But more conservative readers of the paper may be disappointed to discover that the new edition of Henrietta E Marshall's Our Island Story has been toned down to avoid causing offence in today's multicultural classroom.
The 1905 book recounts the history of Britain from Roman times to the death of Queen Victoria as an adventure story. It freely mixes legend with fact, with characters such as Merlin and Robin Hood making appearances.
Telegraph readers have donated nearly pound;29,000 to help Civitas, the Institute for the Study of Civil Society, and the publisher Galore Park reprint the book. Civitas will be writing to primary schools across Britain later this summer offering them a copy.
Se n Lang, honorary secretary of the Historical Association, said the book was compelling reading but contained "an old-fashioned, patronising view of how the British civilised the darker-coloured peoples of the world".
He added: "You're playing with fire by sending it to every primary school.
It's OK if you're talking about it as a piece of its time, but Civitas is not talking about it like that."
However, the copy that will be sent to schools will differ in many chapters from HE Marshall's original. Several words and passages have been deleted, including lines in the chapter "From Cannibals to Christians", which describes the Maoris as "a wild and warlike race of savages".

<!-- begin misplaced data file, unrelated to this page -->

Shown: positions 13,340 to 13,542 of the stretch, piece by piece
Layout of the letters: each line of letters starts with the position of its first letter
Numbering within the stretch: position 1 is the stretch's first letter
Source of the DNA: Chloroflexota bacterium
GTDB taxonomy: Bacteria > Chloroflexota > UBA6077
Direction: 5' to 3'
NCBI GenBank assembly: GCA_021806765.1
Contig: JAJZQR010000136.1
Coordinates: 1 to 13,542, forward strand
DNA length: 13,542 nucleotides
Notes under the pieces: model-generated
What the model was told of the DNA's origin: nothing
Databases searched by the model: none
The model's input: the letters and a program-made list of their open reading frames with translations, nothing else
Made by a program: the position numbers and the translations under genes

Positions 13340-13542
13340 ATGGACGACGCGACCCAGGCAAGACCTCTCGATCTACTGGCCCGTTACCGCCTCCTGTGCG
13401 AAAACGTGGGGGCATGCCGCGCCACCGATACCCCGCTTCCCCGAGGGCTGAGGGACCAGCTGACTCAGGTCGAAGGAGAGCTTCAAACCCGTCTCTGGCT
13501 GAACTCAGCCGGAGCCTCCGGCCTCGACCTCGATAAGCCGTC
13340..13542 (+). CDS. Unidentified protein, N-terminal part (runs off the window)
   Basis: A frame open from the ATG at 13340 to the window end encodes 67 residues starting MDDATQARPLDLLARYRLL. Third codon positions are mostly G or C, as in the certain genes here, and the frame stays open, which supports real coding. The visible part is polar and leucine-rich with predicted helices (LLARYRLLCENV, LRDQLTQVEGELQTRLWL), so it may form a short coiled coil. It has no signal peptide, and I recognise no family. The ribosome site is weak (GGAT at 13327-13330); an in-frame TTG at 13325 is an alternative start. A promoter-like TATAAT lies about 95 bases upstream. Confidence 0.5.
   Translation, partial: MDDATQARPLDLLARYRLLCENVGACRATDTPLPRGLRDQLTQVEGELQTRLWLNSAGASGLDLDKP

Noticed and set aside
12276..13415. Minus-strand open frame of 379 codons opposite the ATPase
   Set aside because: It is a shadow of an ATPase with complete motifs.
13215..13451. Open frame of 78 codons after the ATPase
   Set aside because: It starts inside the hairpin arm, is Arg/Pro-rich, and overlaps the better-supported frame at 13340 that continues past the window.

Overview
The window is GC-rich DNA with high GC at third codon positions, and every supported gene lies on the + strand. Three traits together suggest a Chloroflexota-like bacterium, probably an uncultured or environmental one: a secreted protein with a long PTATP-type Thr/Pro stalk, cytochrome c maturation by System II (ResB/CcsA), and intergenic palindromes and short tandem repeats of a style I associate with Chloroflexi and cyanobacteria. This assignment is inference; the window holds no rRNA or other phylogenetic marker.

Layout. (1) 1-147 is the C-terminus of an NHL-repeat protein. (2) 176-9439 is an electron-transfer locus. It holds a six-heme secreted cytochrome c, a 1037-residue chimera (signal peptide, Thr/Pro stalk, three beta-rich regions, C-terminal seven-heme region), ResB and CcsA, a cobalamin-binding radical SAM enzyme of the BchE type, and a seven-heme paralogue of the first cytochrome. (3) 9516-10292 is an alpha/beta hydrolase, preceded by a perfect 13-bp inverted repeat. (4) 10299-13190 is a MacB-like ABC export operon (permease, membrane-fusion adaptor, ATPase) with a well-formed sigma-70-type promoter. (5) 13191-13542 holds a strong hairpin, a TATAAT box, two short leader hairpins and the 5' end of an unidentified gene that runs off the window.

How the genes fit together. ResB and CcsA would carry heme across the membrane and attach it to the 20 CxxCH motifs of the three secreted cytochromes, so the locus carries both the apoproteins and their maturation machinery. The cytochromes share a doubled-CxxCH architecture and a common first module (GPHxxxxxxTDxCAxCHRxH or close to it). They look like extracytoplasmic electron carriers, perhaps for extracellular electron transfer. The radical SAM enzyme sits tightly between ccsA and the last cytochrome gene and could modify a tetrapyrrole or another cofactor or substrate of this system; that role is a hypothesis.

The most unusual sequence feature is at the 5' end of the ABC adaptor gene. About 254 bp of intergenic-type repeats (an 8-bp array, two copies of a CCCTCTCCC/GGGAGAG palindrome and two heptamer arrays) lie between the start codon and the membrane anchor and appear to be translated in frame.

Gone, too, is the suggestion that Nana Sahib, the Indian leader behind the 1857 massacre at Cawnpore, may not have been human. The original states:
"People said that he was not a man, but an evil spirit, and that when his work was done, he vanished as a spirit would."
Nicholas Outton, managing director of Galore Park, said that only 1 per cent of the book had been altered because it now seemed inaccurate or might cause offence.
"I think if HE Marshall were still alive today, she would have approved of the changes," he said.
Our Island Story has inspired dozens of history teachers and historians, including Lady Antonia Fraser. Its black and white portrayal of historical characters - often labelling kings as "good" or "bad" - was the basis for the better-known parody 1066 And All That.
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